County of Tecklenburg

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County of Tecklenburg
Grafschaft Tecklenburg
State of the Holy Roman Empire (until 1806)
Duchy of Saxony
11th century–1808 Grand Duchy of Berg

Coat of arms

County of Tecklenburg with Rheda about 1560
Capital Tecklenburg
Government County
Historical era Middle Ages
 •  Established early 11th century 11th century
 •  To counts of Schwerin 1327–1557
 •  Partitioned to create
    the County of Lingen
 •  To Solms-Braunfels
    by judgement
 •  Sold to Brandenburg 1707
 •  Mediatised to Berg 1808
 •  Annexed by France to form
    département of Lippe

The County of Tecklenburg (German: Grafschaft Tecklenburg) was a state of the Holy Roman Empire, located in the present German state of Lower Saxony.


Ruins of Burg Tecklenburg.

In the 12th century the county of Tecklenburg emerged in the region that is now called the "Tecklenburger Land" in the western foothills of the Teutoburg Forest.

Following the extinction of the counts of Tecklenburg in 1262, it was annexed by the neighbouring County of Bentheim in 1263. Between 1328 and 1562 it was ruled by the Counts of Schwerin. In 1365 they acquired the Lordship of Rheda, but in 1400 they lost the northern parts of the county with the districts of Cloppenburg, Friesoythe und Bevergern to the Prince-Bishopric of Münster.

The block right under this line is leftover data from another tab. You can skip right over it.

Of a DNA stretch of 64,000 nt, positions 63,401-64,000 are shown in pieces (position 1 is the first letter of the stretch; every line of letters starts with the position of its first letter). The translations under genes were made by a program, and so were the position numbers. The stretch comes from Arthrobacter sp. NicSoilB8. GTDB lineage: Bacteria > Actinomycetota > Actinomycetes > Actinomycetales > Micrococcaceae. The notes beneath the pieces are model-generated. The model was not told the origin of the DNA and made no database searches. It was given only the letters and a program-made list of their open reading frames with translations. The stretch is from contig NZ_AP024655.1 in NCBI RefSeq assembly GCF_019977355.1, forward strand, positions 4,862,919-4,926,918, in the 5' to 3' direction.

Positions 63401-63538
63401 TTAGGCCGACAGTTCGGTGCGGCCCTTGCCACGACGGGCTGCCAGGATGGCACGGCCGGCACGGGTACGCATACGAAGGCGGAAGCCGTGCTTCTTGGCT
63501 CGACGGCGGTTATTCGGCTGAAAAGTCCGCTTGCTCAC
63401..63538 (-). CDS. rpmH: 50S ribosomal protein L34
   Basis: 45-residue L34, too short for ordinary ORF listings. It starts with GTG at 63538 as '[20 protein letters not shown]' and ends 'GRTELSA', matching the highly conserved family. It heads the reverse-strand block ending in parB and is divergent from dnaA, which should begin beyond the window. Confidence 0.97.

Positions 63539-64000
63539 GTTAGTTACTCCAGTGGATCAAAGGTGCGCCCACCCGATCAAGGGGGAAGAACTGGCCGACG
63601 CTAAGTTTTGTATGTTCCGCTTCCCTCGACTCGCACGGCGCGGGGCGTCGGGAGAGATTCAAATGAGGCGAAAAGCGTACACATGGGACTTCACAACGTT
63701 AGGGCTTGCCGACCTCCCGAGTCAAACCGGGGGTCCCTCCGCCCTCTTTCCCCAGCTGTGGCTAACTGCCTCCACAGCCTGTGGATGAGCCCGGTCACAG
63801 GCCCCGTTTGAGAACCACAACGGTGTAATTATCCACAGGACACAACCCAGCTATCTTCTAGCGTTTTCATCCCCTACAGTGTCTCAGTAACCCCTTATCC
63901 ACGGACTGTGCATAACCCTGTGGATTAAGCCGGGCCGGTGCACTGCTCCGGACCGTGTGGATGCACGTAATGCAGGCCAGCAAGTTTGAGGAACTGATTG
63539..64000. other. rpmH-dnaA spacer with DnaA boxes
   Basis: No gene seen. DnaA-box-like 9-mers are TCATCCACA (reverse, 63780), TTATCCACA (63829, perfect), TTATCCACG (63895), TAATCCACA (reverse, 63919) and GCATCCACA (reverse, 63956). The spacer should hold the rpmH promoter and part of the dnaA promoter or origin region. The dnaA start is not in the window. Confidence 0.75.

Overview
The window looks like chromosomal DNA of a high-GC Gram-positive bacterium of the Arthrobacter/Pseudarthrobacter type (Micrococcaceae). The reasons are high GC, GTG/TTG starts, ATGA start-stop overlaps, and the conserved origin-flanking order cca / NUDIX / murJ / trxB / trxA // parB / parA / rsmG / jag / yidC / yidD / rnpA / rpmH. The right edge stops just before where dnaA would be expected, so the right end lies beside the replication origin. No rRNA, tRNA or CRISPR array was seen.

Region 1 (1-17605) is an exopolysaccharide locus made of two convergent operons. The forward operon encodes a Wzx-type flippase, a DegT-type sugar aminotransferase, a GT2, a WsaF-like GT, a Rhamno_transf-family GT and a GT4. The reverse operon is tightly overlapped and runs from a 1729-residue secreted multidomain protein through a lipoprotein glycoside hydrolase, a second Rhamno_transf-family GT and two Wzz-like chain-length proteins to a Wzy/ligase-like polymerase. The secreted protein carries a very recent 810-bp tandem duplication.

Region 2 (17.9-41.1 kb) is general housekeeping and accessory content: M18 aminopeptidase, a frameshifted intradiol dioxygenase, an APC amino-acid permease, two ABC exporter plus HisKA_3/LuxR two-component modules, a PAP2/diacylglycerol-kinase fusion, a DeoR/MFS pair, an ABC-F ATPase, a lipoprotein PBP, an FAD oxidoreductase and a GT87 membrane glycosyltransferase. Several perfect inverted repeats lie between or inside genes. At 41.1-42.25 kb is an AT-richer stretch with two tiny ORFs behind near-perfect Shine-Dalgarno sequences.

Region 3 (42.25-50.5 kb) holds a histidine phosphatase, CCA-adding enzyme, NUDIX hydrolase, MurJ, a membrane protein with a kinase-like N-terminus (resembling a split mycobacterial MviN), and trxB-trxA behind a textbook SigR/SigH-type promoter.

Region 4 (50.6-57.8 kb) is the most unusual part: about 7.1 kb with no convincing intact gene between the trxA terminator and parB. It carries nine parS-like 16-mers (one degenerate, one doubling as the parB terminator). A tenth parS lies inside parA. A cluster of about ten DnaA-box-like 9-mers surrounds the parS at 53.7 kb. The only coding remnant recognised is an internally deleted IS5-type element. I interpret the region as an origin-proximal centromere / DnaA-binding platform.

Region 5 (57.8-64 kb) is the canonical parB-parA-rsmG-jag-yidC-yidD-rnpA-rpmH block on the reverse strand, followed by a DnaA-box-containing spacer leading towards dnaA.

Konrad of Tecklenburg-Schwerin was the first ruler in Westphalia to introduce the Reformation and became a member of the Schmalkaldic League. Following the defeat of the League, the county of Tecklenburg was forced to cede territories to Charles V to form the County of Lingen. In 1557, in conflict with the claims of the House of Solms-Braunfels, the county was inherited by Arnold II (IV) of Bentheim-Tecklenburg whose son Adolf founded a new line of counts of Tecklenburg. In 1588 the counts introduced calvinism to Tecklenburg.

In 1696 the County of Tecklenburg was ceded to the House of Solms. In 1707 Count William Maurice of Solms-Braunfels sold Tecklenburg to Prussia. In the Berlin Treaty of 1729 the comital house of Bentheim-Tecklenburg abandoned all claims to the county.

The county was mediatised to the Grand Duchy of Berg in 1808. Tecklenburg was annexed by France in 1810 together with many northwest German regions. The Congress of Vienna returned Tecklenburg to Prussia in 1816.

See also[edit]

External links[edit]


  • Essellen (1877). Geschichte der Grafschaft Tecklenburg (in German). Leipzig. 
  • Bruns, Alfred (1982). Gerhard Taddey, ed. Lexikon der deutschen Geschichte (in German) (2nd ed.). Stuttgart. p. 1221.